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Why should my cat be neutered or spayed?
Each year there are millions of homeless pets that are destroyed because they are never adopted. If current trends continue, we can expect the numbers of pet lives lost to euthanasia to spiral upward. However, there is a reasonable and responsible solution to the problem--birth control for cats. You, as a cat owner, are responsible for your cat's sexuality.
Female cats that will not be used specifically in a breeding program SHOULD be spayed. Spaying eliminates behaviors associated with an intact female during heat cycles, such as excessive vocalization, restlessness, treading, rolling, extreme affection and inappropriate voiding of urine. In addition, spaying a can virtually eliminates certain types of cancers and medical issues associated with the mammary glands and reproductive organs.
Male cats SHOULD be neutered before they become sexually active, usually by six months of age. Neutering also helps to reduce fighting, aggressive behaviors, roaming and territorial marking with urine that is associated with intact males.
The cost of spaying or neutering is considerably less than the cost of medical bills associated with reproductive diseases and sexually related behavior problems. Also, spaying and neutering pet cats reduces the problem of homeless kittens.
What does surgery involve?
Your cat will be anesthetized using a gas anesthesia (Isoflurane) rather than an injectable anesthetic. This anesthesia is one of the safest veterinary anesthetics available. Although this anesthetic is slightly more costly than injectable anesthetics, it is safer for your cat and eliminates any discomfort felt with the less effective injectable drugs. Your cat's comfort and safety are our primary concern.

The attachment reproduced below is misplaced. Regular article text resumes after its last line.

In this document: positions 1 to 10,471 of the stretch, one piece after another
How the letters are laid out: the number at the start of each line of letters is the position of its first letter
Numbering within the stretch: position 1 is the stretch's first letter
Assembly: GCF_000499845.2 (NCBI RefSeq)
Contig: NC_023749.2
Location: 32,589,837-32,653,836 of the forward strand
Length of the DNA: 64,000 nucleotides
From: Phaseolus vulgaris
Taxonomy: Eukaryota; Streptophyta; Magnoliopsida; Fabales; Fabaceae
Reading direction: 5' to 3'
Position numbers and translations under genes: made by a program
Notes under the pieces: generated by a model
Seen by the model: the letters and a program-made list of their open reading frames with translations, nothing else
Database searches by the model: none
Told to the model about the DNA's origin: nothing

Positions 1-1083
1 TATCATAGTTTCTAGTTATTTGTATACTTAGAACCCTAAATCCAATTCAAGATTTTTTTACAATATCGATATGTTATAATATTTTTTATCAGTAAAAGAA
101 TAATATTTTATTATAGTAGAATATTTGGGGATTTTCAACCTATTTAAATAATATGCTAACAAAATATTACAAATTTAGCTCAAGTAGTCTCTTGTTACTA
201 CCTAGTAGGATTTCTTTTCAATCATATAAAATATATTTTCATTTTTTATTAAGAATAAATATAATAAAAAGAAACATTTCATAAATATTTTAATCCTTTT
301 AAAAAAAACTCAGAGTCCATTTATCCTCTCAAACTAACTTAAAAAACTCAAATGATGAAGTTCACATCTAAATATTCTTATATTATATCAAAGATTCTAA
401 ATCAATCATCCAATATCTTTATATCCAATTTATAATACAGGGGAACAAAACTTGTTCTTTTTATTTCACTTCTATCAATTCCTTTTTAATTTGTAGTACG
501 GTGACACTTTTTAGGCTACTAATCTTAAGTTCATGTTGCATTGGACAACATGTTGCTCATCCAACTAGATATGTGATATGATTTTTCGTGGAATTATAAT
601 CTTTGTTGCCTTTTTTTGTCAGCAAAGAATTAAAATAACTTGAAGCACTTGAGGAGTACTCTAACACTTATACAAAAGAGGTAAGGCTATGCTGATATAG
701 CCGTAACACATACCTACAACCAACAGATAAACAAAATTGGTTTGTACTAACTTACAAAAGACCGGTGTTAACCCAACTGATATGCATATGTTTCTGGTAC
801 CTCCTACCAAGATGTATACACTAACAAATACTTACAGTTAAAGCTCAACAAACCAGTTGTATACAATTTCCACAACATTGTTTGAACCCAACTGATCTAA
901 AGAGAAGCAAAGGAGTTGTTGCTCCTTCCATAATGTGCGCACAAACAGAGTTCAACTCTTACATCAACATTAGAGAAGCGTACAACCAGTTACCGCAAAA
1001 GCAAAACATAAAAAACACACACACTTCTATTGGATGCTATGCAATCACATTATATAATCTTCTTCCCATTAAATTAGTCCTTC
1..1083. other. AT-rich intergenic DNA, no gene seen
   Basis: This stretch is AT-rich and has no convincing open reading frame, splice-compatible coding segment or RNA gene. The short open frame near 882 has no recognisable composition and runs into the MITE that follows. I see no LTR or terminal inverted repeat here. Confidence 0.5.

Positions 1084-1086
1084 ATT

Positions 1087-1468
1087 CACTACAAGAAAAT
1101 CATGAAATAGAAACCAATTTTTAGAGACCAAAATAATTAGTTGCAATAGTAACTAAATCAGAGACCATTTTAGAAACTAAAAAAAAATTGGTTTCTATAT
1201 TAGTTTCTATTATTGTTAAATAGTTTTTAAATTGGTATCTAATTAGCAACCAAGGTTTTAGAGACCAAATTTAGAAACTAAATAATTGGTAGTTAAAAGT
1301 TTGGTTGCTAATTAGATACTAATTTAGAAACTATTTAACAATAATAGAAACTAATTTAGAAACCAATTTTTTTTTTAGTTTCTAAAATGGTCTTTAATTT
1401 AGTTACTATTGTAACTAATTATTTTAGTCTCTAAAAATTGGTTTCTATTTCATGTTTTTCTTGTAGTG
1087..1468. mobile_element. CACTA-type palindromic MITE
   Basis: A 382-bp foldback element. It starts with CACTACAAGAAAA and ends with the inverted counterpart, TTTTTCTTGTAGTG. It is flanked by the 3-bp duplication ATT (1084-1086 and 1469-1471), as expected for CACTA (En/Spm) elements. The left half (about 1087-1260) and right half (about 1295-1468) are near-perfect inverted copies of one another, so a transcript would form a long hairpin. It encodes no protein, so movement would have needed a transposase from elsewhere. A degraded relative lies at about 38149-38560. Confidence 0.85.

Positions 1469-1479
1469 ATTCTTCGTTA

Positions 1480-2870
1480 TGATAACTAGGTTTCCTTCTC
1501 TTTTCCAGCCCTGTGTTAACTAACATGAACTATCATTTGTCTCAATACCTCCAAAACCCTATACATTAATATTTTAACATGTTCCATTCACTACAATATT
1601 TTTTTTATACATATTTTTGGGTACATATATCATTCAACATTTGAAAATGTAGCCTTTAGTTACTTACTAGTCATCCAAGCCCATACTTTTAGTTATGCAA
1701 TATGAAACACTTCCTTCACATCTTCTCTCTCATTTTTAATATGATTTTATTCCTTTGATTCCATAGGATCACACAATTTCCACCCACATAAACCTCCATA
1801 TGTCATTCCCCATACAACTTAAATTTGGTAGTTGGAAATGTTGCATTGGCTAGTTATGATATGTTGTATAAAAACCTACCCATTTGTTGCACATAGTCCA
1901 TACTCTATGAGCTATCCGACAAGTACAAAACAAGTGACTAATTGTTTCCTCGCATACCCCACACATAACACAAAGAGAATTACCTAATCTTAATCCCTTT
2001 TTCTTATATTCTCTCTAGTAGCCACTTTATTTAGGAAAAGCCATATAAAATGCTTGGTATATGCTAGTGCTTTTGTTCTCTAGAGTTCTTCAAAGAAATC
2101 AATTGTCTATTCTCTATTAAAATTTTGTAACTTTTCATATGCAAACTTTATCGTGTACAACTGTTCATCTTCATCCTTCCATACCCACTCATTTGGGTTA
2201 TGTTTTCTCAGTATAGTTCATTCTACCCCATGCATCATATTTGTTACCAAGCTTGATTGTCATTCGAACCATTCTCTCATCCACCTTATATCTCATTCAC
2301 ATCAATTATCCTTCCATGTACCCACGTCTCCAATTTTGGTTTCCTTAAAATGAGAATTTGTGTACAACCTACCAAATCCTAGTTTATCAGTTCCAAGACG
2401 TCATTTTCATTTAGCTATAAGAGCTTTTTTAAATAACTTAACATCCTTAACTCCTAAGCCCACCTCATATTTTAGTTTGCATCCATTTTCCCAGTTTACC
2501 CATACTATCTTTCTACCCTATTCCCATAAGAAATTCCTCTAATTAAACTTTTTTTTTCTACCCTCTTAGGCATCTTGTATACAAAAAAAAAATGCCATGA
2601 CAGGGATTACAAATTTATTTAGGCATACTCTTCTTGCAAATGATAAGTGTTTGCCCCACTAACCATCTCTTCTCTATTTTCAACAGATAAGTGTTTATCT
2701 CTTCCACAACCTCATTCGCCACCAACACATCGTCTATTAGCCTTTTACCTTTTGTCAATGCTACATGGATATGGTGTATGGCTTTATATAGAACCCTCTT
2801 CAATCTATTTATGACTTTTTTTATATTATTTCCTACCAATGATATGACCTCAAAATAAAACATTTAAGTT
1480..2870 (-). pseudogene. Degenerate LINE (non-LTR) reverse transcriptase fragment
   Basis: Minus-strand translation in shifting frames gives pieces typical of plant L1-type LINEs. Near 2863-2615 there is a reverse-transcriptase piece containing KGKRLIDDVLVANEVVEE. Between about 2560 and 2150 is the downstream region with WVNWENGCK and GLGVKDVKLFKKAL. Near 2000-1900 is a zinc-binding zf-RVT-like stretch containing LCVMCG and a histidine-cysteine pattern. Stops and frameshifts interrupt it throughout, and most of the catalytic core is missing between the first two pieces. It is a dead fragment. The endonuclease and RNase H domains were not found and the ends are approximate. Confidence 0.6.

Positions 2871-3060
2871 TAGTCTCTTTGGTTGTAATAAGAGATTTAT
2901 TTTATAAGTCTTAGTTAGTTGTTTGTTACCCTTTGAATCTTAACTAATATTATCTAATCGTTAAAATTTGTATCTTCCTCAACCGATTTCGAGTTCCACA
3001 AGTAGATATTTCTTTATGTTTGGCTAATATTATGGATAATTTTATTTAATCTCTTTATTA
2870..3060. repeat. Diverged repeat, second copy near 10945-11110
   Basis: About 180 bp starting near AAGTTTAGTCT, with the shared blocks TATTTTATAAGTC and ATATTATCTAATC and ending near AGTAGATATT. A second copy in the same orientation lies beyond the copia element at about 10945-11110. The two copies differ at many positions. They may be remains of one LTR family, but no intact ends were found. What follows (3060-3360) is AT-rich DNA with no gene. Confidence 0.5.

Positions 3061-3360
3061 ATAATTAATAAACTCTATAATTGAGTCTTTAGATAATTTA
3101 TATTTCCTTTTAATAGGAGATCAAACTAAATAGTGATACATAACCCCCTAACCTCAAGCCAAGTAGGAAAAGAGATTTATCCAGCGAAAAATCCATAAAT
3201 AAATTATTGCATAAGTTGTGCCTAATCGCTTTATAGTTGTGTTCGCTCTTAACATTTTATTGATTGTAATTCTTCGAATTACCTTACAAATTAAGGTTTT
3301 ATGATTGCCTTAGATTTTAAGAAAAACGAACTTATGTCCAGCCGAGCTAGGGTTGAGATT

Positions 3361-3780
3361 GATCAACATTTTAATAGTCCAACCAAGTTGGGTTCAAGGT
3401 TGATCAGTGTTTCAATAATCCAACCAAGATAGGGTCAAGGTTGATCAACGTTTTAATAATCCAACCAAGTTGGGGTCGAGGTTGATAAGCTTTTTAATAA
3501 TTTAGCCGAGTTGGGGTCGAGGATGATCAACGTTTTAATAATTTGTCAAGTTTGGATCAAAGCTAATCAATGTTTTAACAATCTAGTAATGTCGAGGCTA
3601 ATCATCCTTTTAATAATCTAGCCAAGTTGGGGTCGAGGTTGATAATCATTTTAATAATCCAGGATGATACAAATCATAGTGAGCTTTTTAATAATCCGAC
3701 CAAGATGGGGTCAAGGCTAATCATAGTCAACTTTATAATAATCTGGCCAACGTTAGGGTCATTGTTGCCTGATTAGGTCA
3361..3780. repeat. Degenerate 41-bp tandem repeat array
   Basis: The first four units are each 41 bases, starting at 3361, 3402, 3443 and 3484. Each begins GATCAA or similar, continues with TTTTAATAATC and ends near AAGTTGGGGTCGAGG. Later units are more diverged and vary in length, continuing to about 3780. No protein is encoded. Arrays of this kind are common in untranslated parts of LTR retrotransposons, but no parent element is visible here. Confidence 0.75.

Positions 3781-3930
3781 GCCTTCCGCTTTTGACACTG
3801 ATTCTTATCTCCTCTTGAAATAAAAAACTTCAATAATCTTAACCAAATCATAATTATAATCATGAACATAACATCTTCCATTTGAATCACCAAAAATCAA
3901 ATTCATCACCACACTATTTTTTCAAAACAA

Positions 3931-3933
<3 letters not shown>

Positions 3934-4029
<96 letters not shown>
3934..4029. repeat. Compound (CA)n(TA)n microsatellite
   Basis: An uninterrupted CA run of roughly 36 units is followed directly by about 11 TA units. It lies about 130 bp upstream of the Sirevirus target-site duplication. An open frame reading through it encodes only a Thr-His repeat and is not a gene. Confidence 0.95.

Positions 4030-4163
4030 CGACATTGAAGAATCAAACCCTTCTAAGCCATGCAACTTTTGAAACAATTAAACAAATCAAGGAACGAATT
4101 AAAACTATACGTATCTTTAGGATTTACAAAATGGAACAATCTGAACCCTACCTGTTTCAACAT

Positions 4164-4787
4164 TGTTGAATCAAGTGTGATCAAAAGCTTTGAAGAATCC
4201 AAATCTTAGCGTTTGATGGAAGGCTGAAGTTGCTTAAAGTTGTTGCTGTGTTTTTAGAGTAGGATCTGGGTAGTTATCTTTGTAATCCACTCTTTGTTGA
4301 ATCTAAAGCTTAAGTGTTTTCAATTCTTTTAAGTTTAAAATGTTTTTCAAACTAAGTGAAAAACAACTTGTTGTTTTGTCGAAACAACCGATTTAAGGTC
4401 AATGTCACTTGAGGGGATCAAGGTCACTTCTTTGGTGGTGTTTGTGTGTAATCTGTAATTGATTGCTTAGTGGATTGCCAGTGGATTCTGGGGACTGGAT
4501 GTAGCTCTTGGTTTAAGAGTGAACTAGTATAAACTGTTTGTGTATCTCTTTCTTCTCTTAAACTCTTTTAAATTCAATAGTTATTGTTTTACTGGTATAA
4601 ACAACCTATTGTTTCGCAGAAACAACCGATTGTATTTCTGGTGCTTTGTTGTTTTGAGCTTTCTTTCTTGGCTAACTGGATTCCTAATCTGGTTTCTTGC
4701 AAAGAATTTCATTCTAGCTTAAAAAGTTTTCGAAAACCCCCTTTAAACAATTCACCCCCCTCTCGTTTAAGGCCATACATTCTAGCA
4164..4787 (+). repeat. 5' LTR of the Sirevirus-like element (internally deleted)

Prior to recovery from anesthesia, your cat will be given medication to control post-operative pain and discomfort. Recovery is immediate once the gas anesthesia has been discontinued.
What precautions do I need to take for my cat when he/she comes home?
We recommend keeping your cat quiet and somewhat restricted after surgery. If a cat is likely to be very active immediately after surgery, the cat may need to be restricted to a small room. Jumping can be a problem, especially jumping down from heights since this can cause injury to the abdominal incision (for females). Most cats will restrict their own activity until they are feeling better, but occasionally there will be a rambunctious cat that will not "follow the rules" and will need to be confined to a cage.
Should my cat be allowed outside after surgery?
After surgery, your cat should be confined indoors until sutures are removed (females) and for one week (males). Running free outside poses too much chance that healing will not occur properly and incisions may break down creating a hernia. Ill or injured cats may find a secluded spot to hide in, away from their unaware owners. Although it may not always be possible, we encourage that all cats be confined indoors.
How do I schedule an appointment and are there any surgical requirements?
Spaying and/or neutering are performed Monday through Friday by appointment only. Your cat or kitten will be admitted the morning of the surgery between 7:45 and 10:30am. If it is more convenient, you could bring him/her the night before.
We require that your cat or kitten be current on its vaccinations and that it has been blood tested for feline leukemia. Also, we require pre-operative blood screening. This health screen includes BUN (kidney test), ALT (liver test), PCV/PP (to check for dehydration or anemia) and urine analysis with culture.